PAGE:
It is not uncommon for doctors to question the reasons why we do what we do. The journey is long. The debts often seem insurmountable. The harsh lessons learned from a mistake made with best of intentions are an unforgiving punishment for “life without forgiveness”. Memories may fade, but the scars always seem to linger. On the one hand, like a relief pitcher in major league baseball, we must forget the last regretful pitch and be ready to face the next batter. In our case, paralysis by analysis is not a luxury we can afford. After all, I was told early in my career that MD stands for Makes Decisions. On the other hand, we must have memory of an elephant such that a fatal mistake is not repeated.
It seems as if “why” has been the opening line in all that we do. As we go through the different portions of our journey it always comes back to the “why”. During each of those stages, however, there appears to be a predominant “why”. When I was a medical student, it was always,
Why does it suddenly seem as if I’m an idiot and don’t know anything?
When I was an Intern, it was…
Why does crap always seem to roll downhill and gently rest on me?
As a second year Internal Medicine resident, the question moved to…
Why don’t they just embalm residents in coffee? After all, if the coroner cuts us open that is all he/she would find.
Finally as a graduating third year resident the question had changed to…
Why do I finally get to make more money and yet give it all back for those $#$@%# loans?!
Little did I realize that the questions don’t end with the termination of Residency training.
I started off as a clinical junior faculty member with interest in education and direct patient care. The first question was,
Why do I still have to go through the so called probationary period to remove the label from Clinical Educator to Assistant Professor of Medicine?
Since I allegedly didn’t kill anyone during my first year as junior faculty (at least no one that I’m aware of), I was promoted to Assistant Professor of Medicine which in essence is like graduating from Kindergarten. I thought everyone graduated from Kindergarten and at least when I was 5, I got cake and a party. No such luck in Academics. Questions, however, continued.
Why doesn’t the Chairman give me a raise?
After all, I’m now Assistant Professor of Medicine! Alas, no such luck for the official lowest end of the totem pole in Academia. As I learned, some myths are actually reality. The slowest route to promotion in Academia is to take care of patients and spend time with students or residents. Miracles, however, happen, even in academic medicine. After years of being the longest non-tenured Assistant Professor of Internal Medicine, I was promoted to Associate Professor of Medicine. I was overjoyed and the tears flowed freely. Alas, the deluge did little to dilute the questions in my head. By now a middle aged Attending with a rapidly receding hairline and an ironic growth of unwanted hair in all the wrong places, the “why’s continued”. The “why’s” had suddenly become philosophical. At times, I must admit the language seemed eloquent and foreign, especially coming from my mouth. Other times, not so much.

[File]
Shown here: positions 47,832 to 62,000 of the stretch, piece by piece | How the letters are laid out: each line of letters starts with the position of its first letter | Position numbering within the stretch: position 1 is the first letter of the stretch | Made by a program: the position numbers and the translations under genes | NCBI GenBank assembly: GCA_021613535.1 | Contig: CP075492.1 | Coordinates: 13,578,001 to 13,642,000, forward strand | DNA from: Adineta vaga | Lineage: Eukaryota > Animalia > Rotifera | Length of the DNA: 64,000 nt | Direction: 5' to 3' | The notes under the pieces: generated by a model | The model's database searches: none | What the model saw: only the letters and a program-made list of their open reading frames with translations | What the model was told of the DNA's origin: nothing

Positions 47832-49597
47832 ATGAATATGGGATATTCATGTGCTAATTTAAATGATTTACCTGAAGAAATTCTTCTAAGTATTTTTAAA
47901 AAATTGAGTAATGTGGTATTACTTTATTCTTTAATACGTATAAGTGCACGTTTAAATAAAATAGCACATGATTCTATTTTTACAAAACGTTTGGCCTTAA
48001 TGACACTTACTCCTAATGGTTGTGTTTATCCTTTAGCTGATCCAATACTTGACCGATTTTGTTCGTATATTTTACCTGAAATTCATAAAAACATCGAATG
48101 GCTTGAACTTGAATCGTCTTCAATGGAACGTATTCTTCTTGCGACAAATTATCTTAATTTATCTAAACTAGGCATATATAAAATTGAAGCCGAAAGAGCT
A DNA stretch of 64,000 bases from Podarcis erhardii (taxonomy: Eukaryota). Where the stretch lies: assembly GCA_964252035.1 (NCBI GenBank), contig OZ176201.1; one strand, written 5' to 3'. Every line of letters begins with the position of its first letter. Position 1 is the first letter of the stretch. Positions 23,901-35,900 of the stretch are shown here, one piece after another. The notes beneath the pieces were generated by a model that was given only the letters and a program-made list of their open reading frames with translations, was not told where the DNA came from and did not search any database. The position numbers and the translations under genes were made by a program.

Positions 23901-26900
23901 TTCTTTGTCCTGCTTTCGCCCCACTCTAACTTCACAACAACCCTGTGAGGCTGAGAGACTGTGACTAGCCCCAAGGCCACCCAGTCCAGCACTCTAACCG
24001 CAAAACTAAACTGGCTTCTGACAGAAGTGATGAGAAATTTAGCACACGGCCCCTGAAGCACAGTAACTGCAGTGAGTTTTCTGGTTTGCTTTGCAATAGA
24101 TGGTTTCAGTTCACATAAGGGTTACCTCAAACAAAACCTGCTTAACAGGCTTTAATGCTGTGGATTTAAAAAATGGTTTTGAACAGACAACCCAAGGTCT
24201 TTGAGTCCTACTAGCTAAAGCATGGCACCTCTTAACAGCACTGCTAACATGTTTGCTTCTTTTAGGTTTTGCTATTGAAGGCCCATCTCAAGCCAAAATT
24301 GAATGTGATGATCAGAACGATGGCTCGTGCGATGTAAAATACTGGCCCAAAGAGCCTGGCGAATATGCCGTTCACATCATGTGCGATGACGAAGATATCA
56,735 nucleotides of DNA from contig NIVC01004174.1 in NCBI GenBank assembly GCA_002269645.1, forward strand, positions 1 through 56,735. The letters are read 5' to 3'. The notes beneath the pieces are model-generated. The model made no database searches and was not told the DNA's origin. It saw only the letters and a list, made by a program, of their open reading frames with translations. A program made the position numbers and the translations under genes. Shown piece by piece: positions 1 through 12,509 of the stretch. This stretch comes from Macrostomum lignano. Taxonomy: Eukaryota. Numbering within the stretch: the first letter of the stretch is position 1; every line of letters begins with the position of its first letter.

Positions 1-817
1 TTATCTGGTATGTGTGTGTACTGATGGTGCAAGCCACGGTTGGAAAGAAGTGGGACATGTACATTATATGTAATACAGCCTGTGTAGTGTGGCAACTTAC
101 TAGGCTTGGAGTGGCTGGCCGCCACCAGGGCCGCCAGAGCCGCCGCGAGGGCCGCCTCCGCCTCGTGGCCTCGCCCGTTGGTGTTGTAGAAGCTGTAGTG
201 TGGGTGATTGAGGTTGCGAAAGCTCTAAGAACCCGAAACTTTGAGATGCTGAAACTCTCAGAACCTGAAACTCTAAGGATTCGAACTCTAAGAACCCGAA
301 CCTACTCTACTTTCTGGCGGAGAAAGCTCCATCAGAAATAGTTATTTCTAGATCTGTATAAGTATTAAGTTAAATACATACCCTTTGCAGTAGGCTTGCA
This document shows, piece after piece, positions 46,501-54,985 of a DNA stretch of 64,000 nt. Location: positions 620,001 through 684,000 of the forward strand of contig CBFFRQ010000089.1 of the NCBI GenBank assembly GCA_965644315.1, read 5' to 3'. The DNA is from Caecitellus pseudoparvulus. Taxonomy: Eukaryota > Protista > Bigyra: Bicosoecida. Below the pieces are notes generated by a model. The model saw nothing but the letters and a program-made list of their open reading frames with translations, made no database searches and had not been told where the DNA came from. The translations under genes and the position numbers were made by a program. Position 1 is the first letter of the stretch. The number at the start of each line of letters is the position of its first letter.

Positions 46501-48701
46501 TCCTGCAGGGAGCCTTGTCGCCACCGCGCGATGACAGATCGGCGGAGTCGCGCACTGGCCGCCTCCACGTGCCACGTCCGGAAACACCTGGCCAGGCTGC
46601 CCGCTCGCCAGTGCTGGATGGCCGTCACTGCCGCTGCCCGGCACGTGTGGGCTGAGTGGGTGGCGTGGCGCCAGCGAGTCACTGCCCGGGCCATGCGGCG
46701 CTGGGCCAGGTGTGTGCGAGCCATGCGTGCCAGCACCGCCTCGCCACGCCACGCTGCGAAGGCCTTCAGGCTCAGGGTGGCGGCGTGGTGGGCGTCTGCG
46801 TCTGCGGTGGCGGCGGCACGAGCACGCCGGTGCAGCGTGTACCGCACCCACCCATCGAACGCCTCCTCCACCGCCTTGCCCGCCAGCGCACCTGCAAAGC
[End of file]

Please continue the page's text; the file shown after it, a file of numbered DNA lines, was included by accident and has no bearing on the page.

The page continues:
Why was I told the wealth of a soul is measured by what it feels and its poverty is judged by what it does not when it seems as if we are all poor clothed in a rich man’s garments?
Why doesn’t anyone give a #@%@%! I’m tired of all the $@#@%!
The medicine for my endless “why’s” arrived a few weeks ago in the form of an 8 year old girl. I was the Attending taking care of her grandfather in the hospital. He had presented with non-specific abdominal pain with a broad differential diagnosis. Neither the patient nor his daughter spoke English. Our instant translator was the granddaughter. From the beginning, it was obvious that her color was pink. It started with the Disney Princess blanket that she covered her grandfather with in the emergency room. The rest of the room was not too far behind including the suddenly matching pink back wall that I noticed for the first time. We had translators by phone and at times directly at the bedside. In all my years, however, I had never come across a translator like the Pink Princess. She was not only translating with words, but was the master of using all her non-verbal clues that clearly expressed how much she loved her grandfather.
Her grandfather was subsequently diagnosed with severe chronic mesenteric ischemia with celiac steal syndrome. He underwent successful surgical intervention without complications and was eventually discharged home. Little did I realize at the time that the 10 days her grandfather was on our service that she was also a surgeon. She possessed many surgical instruments that were visibly invisible gently stripping away all the scars and by extensions all the unanswered “why’s” from the last 25 years that I had gathered. First, there was the angelic voice. Her voice put us all at ease and reminded me once again the importance of tone when conversing with a patient. What followed next was the smile. I was actually graduating from kindergarten again. Not a single member of my team could forget the daily hugs. We melted in her arms as if we were silly putty. Finally, the magical transformation she had on the doctors was completed with the look in her eyes. The quote regarding the wealth of a soul suddenly made sense for her eyes were always enriching the lives of all those around her. We had finally met Professor of Because.
If a picture is worth a thousand words, I end with a simple photograph and hope that as this elephant grows older with time that he will forget the “why’s” but always remember the “because” that came in the form of the little surgeon.